The river’s current sprung past
where he presently stood staring,
through rippling, jagged glass,
at ancient stones, older than he
yet with smoother faces, made young
by the gentle, unrelenting water.
The river was made for me now
he thinks, but its younger self
glistened for his grandfather before he
began, and will run over the unwearied
feet of his sons at morning’s first light,
when breath mingles with mist.
Trout sprint along the river’s
marathon course, weaving through grey
mountains, fanning wide across green
valleys as a full moon fades into a pale
sky, and an unseen wolf howls
a timeless and temporary sound.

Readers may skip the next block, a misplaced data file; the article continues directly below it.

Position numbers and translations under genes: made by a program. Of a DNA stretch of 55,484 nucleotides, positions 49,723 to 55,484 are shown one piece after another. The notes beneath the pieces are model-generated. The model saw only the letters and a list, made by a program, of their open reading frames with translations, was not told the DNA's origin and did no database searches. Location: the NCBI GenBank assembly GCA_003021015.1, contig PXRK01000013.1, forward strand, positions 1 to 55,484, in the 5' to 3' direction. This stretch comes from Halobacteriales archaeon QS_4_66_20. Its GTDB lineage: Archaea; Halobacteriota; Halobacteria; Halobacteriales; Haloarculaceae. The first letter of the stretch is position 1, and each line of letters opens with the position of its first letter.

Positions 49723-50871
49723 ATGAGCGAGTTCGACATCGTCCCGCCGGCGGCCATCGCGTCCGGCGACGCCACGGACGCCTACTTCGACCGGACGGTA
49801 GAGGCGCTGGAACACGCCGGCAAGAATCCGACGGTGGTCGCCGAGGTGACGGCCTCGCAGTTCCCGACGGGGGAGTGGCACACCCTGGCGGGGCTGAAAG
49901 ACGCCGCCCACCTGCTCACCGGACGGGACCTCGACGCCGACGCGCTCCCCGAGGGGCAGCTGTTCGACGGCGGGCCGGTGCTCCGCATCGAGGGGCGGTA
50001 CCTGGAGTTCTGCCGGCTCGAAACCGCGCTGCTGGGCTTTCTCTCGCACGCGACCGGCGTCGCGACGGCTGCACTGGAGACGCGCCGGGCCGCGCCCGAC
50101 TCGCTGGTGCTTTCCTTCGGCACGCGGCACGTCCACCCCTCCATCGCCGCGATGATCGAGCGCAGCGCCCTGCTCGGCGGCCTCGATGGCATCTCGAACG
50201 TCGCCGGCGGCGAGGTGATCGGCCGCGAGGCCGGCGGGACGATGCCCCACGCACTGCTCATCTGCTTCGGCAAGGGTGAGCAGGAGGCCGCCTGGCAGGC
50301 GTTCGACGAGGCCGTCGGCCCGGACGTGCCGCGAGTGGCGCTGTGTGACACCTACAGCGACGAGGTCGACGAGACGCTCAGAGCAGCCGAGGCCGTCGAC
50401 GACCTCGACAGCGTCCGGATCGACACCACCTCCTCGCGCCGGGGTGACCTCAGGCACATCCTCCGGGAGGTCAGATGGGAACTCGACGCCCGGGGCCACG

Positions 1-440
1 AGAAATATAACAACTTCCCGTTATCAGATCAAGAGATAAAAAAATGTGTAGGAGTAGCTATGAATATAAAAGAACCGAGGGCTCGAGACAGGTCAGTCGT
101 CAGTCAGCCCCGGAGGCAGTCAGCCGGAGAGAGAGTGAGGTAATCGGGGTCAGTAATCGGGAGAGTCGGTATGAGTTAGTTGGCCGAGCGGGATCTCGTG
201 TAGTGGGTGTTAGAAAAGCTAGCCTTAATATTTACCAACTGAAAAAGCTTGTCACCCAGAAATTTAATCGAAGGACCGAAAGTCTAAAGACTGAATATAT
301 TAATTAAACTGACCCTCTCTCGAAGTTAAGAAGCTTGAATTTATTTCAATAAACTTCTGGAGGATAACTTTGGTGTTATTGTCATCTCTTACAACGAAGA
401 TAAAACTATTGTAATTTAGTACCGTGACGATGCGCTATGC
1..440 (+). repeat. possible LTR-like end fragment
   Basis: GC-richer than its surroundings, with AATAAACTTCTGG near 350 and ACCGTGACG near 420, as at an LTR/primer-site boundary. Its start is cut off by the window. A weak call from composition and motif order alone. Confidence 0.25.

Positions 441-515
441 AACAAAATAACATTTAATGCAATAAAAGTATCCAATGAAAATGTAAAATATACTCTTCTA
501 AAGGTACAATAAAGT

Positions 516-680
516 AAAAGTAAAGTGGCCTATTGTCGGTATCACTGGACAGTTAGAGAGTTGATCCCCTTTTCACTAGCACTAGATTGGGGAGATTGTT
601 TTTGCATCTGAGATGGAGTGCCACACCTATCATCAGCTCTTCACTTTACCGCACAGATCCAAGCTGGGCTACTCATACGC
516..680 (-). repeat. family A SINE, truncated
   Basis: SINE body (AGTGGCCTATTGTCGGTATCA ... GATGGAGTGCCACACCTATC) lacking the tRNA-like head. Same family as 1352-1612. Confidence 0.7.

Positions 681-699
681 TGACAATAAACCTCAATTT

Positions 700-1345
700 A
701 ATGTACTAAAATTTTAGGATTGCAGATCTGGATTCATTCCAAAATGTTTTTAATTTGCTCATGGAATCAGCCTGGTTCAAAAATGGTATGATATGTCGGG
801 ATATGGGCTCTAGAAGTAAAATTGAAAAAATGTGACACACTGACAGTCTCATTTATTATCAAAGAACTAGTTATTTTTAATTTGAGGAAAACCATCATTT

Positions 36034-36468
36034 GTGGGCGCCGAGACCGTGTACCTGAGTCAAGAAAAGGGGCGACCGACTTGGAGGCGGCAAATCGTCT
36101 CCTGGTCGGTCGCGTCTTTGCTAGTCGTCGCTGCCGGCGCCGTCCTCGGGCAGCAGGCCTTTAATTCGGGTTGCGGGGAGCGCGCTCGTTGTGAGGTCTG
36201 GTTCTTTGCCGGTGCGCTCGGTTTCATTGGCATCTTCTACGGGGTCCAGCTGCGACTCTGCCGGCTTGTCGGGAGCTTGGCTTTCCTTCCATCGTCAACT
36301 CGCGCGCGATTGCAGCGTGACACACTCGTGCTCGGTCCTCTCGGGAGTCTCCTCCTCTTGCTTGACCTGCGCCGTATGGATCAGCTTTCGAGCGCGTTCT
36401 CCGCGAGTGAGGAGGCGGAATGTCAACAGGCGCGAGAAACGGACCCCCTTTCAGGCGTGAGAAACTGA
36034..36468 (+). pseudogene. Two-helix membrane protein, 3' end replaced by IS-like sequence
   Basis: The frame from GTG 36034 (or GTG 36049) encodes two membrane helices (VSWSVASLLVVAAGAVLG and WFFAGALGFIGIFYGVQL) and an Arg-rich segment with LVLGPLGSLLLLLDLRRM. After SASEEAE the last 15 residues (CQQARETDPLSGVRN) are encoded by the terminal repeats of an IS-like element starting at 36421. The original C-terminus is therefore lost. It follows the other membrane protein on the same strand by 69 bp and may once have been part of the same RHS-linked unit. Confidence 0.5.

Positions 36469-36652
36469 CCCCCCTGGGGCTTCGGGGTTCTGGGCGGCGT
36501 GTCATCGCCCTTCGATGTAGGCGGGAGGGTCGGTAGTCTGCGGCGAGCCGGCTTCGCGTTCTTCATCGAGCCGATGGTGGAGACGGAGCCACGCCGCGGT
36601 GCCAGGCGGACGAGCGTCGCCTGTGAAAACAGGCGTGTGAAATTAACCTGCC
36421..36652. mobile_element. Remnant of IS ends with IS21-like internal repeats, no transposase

Across the river a lone grizzly stirs
a bronze boulder come alive—awakened
from an old, silent slumber; we retreat
downstream, where all would venture,
meanwhile the hulking creature casts
anchor in the meandering, eternal flow.
He—or I—gaze upstream along the river,
watching the bear paused there patiently
staring with glossy eyes back at him and me;
so I returned here, some time later,
to remember what that feels like again.
About the Poet
Stephen Robert Via is a writer and literature teacher from Atlanta, Georgia. Whether in a classroom full of students or in the solitude of his home (or as much solitude as can be managed with two young daughters), Stephen strives to cultivate a love of language and sharing that passion with anyone willing to lend an ear.
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